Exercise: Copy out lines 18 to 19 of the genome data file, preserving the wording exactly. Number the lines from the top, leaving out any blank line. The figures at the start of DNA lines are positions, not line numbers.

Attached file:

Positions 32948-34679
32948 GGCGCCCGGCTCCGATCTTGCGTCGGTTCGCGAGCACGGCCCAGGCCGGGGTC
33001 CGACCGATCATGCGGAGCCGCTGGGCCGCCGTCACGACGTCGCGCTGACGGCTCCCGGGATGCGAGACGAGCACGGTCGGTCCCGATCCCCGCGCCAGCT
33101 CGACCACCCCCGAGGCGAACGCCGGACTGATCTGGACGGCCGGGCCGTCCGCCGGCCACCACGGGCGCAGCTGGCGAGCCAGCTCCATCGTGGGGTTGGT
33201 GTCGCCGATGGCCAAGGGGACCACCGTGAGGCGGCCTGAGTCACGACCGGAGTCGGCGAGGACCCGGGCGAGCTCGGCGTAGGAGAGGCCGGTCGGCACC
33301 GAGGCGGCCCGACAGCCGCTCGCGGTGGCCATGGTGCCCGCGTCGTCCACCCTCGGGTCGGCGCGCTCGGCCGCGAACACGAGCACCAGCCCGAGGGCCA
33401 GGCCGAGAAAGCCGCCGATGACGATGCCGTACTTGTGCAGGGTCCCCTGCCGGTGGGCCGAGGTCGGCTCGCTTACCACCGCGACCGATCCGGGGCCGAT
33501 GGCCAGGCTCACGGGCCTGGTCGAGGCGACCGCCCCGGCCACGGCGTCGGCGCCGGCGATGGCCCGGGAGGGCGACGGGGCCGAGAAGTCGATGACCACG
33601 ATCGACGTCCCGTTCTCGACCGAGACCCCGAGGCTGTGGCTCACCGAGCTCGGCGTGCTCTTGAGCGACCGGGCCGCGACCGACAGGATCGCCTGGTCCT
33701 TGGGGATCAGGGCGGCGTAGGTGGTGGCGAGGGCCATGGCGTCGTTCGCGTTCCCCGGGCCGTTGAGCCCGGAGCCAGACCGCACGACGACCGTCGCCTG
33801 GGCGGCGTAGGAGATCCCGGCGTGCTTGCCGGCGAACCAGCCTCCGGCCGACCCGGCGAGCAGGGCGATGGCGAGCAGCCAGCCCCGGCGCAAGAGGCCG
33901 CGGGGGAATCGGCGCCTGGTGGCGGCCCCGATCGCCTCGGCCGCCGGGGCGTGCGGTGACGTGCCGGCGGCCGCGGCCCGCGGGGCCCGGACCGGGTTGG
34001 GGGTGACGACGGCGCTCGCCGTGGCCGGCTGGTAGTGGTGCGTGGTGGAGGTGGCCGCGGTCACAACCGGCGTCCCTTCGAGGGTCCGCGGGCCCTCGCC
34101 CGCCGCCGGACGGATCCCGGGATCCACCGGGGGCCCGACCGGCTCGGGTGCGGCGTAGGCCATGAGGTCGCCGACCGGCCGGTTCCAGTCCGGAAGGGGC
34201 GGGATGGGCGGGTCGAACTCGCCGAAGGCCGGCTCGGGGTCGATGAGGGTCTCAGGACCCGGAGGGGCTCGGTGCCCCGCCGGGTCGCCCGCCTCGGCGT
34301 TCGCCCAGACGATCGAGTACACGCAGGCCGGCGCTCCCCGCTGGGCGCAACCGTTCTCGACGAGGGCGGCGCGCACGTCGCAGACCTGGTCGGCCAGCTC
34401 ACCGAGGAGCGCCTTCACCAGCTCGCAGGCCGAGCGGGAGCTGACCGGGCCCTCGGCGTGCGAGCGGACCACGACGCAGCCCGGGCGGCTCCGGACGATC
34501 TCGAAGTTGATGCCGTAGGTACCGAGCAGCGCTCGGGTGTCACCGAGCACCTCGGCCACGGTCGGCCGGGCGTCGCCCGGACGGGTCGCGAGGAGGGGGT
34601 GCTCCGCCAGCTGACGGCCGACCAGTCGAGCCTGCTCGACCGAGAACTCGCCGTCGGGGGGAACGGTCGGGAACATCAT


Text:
34501 TCGAAGTTGATGCCGTAGGTACCGAGCAGCGCTCGGGTGTCACCGAGCACCTCGGCCACGGTCGGCCGGGCGTCGCCCGGACGGGTCGCGAGGAGGGGGT
34601 GCTCCGCCAGCTGACGGCCGACCAGTCGAGCCTGCTCGACCGAGAACTCGCCGTCGGGGGGAACGGTCGGGAACATCAT